In January 2016, Lyndon Way was heading for the Atatürk Theatre in İzmir, western Turkey, to see the band Grup Yorum. “When we arrived outside,” says the music academic, “we were greeted by police in helmets, riot gear and shields blocking the path to the concert hall.” In the street battles that ensued, he says, police used water cannon and pepper spray on approximately 50 young people, mostly men.
“One by one, the protesters were separated and dragged on to waiting police vans. The authorities had cancelled the concert at the last moment and arrested the group. There was no news about the cancellation or the arrests in mainstream media.” Way, who is now a lecturer in media and communications at Liverpool Hope University, says the clash showed “how fans and the authorities view the band – fans will do battle for them while the authorities are afraid of them”.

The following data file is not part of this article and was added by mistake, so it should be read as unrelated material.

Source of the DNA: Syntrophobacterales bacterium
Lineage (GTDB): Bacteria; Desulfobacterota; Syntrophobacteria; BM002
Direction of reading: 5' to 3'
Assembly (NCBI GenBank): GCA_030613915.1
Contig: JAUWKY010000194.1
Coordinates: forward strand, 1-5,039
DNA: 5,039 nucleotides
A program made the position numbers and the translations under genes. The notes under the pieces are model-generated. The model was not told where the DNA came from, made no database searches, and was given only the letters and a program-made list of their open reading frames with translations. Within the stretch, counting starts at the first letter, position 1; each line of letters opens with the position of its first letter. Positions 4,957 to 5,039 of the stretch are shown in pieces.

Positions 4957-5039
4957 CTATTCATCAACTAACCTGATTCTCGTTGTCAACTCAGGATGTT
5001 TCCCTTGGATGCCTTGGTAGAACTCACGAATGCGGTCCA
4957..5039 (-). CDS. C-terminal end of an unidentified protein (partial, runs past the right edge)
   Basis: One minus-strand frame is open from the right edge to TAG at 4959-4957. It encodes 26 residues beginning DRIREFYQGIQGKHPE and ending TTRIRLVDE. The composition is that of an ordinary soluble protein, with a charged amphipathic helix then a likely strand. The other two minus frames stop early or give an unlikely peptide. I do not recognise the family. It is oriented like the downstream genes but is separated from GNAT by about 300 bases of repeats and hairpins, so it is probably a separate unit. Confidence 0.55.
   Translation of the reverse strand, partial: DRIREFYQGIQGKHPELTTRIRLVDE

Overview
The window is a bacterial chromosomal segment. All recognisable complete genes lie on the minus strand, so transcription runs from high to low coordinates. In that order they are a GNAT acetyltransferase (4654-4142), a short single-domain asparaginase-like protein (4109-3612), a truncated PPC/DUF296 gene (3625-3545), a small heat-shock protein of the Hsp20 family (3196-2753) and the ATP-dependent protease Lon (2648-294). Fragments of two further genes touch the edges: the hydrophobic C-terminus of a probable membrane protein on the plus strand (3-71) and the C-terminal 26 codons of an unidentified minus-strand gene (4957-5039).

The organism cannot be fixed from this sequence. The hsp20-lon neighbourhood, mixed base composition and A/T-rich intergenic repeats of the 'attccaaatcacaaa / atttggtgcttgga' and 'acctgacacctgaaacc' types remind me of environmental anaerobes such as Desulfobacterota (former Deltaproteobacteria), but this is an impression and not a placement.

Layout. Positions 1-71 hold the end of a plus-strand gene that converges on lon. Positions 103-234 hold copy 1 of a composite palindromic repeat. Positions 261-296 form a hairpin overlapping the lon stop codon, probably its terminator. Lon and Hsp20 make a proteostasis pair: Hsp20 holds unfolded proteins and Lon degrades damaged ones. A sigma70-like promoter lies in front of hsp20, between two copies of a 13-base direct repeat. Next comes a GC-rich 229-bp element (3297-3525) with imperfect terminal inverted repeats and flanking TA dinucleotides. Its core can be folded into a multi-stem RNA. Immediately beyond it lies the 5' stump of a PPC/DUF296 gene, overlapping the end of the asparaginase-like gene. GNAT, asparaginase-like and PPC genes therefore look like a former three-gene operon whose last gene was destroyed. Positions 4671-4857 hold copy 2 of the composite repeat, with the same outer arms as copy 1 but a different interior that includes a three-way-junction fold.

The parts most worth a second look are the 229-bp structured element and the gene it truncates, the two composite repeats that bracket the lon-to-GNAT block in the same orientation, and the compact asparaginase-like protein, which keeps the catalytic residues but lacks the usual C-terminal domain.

This folk-rock band – who use Turkish instruments, sing traditional songs and perform in sensible white shirts and chinos – may not at first look like a radical act. But 11 of the current members of Grup Yorum (“yorum” means “comment”) remain in prison in Turkey, after being arrested last year – the latest intervention that its musicians have endured since the band was formed by university students in the mid-80s.
More of a collective than a band, they have released over 20 albums since their 1987 debut. The cover of their latest, İlle Kavga (which roughly means “struggle no matter what”), shows instruments they allege were smashed up by police during a raid last year on the cultural centre the group use.